2. Roll out the dough on a lightly floured work surface to the thickness of your little finger. Cut out rounds using a 6cm cutter, re-rolling any trimmings. Grease a flat griddle pan or heavy frying pan with butter and place over a medium heat. Cook the Welsh cakes in batches, for about 3 mins each side, until golden brown, crisp and cooked through. Delicious served warm with butter and jam, or simply sprinkled with caster sugar. Cakes will stay fresh in a tin for 1 week.

Spiced Butternut Squash Cake with Mexican Chocolate Mousse

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Screenshot_2016-08-12-18-14-12-1[1] 12/08/2016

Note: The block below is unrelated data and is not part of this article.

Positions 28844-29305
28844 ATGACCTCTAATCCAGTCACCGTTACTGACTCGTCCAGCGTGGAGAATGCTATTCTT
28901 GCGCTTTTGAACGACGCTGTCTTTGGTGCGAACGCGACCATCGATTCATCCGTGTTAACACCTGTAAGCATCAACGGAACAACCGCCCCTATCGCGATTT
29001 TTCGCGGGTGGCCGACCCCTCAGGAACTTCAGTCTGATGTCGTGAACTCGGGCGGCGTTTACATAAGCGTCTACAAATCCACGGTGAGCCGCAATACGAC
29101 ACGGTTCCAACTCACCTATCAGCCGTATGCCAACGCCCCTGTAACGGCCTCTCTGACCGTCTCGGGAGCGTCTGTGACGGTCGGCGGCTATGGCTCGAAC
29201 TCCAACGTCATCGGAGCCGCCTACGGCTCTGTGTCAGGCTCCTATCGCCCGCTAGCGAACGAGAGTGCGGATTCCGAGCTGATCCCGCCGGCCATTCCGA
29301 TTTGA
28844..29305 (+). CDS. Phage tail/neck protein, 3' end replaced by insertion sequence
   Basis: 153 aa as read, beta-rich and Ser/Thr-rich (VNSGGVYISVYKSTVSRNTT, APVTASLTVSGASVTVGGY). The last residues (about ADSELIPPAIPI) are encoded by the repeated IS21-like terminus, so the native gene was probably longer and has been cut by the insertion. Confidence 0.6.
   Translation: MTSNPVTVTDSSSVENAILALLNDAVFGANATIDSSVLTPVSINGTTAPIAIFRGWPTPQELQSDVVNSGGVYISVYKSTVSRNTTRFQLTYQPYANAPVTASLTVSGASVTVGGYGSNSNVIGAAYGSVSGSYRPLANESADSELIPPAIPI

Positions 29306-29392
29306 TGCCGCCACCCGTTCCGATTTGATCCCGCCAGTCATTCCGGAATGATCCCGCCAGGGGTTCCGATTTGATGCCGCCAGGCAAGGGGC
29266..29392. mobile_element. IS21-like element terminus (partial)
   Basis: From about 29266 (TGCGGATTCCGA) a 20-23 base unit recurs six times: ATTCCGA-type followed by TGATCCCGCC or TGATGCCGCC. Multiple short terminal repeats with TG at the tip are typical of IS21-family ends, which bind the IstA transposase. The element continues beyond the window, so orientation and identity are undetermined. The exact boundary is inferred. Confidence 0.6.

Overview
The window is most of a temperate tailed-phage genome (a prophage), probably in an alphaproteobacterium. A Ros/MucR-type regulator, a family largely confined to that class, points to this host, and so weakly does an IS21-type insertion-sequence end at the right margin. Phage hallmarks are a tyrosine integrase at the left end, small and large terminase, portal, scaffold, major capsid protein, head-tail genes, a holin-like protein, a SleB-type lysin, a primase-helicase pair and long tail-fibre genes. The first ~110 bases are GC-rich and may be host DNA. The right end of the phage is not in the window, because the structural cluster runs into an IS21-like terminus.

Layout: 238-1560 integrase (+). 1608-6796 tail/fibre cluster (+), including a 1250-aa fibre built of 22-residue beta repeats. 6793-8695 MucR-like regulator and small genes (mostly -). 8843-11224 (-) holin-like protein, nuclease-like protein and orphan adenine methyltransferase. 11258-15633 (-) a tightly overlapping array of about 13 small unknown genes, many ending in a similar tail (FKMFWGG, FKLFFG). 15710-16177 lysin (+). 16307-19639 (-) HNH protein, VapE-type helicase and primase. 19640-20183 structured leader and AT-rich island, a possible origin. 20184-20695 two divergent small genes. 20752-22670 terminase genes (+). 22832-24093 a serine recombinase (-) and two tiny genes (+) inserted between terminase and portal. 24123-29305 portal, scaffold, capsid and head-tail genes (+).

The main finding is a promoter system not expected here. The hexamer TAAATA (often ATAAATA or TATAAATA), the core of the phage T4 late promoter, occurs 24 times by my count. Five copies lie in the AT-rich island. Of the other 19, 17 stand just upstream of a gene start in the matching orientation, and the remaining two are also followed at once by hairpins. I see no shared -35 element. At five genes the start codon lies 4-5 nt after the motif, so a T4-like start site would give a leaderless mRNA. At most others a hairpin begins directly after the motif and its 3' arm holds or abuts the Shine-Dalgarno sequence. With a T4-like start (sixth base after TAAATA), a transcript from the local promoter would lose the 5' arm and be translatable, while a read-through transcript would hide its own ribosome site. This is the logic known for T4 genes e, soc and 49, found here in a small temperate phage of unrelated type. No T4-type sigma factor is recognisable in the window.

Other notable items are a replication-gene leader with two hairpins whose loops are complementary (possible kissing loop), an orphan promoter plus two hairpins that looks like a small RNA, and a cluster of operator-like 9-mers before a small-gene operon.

It’s not even funny how good this cake is. I mean seriously good. The squash makes for an incredibly moist sponge brought to life by warming spices and it is sandwiched together with heavenly, creamy chocolate mousse spiked with a tiny bit of chilli heat for a tingling surprise.

This recipe came about as I had half a huge butternut squash to use up and didn’t fancy making another soup (from which the first half was used). Butternut squash is extremely versatile and when pureed it can be used in all manner of recipes too. Squash puree is also fantastic stirred into a cheesy sauce for a pasta bake amongst many other things. But before I go on a ramble about the many uses of the vegetable, let me tell you about its use here.